Steve, welcome to the conversation. De rigeur snark? What Peter's book shows (among other things) is that Ginsberg was the sensible one in the partnership. Also that his public image was linked to the systematic derangement of the senses. That's not usually associated with grounded and sensible in the public mind, and Ginsberg knew that very well. That's why he wanted to partner with Leary.
Steve Silberman (digaman) Wed 15 Dec 10 11:05
I suppose. I suspect that Ginsberg's experiences with his mother Naomi's schizophrenia, as chronicled in his great poem "Kaddish," gave him mixed feelings about "the systematic derangement of the senses" from the very beginning. It's certainly not what he was promoting from the late '60s on; even his advocacy of LSD was more along the lines of "widen the area of consciousness" than "undermine consciousness." And certainly after he met his Buddhist teacher Chogyam Trunga in 1970, he was all about grounding the mind in meditation rather than getting high -- via drugs, chanting, meditation, or anything else. Just saying, many people have a kind of naive view of the Beats, and Ginsberg in particular, that he promoted madness as a way to live. He was more a spokesman for a wider view of sanity.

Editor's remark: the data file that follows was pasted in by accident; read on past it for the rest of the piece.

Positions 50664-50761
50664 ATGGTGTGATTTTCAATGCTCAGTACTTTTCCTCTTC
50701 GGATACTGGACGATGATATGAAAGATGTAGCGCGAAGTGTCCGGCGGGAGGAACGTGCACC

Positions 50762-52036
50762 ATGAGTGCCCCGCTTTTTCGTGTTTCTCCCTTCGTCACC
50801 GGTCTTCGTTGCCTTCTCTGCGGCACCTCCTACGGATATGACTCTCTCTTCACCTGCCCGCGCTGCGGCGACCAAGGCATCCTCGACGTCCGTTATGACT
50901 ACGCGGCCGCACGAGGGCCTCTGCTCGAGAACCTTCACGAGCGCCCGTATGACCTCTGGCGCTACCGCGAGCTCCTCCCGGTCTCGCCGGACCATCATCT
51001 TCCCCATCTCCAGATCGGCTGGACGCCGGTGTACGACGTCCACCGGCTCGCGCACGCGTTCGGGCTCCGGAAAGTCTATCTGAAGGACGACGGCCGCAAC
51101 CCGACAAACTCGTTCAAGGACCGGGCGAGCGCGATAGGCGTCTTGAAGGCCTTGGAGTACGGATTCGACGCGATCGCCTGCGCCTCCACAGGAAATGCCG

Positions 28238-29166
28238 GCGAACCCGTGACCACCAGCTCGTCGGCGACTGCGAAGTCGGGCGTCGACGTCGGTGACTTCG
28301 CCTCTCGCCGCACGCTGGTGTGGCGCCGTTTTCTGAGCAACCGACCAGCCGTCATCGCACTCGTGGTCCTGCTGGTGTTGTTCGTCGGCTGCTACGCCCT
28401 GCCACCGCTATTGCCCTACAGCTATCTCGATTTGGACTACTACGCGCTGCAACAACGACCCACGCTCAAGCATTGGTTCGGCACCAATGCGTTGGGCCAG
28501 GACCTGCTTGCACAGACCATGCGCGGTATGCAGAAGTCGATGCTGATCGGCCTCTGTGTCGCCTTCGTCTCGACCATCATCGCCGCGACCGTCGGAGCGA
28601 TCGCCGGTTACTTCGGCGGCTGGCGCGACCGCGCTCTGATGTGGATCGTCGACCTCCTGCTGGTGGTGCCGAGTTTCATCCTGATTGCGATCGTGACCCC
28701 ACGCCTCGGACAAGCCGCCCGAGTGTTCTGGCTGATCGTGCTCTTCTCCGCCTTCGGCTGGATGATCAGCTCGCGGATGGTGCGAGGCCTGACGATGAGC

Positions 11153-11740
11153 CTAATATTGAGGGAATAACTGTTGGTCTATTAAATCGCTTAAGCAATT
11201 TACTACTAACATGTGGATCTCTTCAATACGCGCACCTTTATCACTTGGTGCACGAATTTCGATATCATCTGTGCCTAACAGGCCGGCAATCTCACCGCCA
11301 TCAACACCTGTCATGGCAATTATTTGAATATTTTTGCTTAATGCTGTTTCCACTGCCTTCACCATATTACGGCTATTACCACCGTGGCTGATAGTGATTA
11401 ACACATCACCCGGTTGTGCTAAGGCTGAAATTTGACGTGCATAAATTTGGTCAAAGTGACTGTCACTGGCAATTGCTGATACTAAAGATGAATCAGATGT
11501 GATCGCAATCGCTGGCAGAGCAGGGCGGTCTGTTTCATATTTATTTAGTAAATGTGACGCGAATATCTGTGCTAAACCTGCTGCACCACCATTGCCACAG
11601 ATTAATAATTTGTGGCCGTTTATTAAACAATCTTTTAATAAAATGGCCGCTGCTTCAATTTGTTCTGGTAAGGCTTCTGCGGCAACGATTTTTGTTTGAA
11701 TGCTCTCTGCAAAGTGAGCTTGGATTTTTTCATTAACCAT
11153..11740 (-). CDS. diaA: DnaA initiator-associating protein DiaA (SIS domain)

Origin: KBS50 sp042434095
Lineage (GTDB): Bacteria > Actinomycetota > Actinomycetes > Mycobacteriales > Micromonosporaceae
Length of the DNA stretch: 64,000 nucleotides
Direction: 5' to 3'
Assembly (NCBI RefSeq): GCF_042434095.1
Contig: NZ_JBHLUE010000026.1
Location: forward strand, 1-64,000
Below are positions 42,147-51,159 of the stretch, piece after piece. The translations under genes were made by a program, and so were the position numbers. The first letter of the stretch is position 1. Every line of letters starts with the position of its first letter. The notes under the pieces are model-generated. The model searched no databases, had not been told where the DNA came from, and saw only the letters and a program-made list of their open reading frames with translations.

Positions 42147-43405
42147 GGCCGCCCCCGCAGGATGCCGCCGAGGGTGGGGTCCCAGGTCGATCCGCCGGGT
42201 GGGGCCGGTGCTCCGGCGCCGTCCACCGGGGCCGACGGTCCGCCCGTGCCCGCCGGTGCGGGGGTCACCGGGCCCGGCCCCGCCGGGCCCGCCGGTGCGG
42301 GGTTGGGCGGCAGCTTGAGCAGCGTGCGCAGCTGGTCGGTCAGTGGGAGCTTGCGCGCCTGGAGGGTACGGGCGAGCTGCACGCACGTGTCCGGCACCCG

(fom) Wed 15 Dec 10 11:31
I didn't actually see that as snark, de rigueur or not -- just an amusing comment. And as down-to-earth and sane as Ginsberg was, he was also pretty trippy. I don't have anything like the background Steve has, of course, but I do have a little first-hand knowledge: I met Ginsberg and chanted with him in the park during the 1968 thing in Chicago and took a memorable long walk with him (just me and him) up Michigan Avenue the night of the violence there. He was a relatively sensible but also kind of zany counterculture figure, ya gotta admit.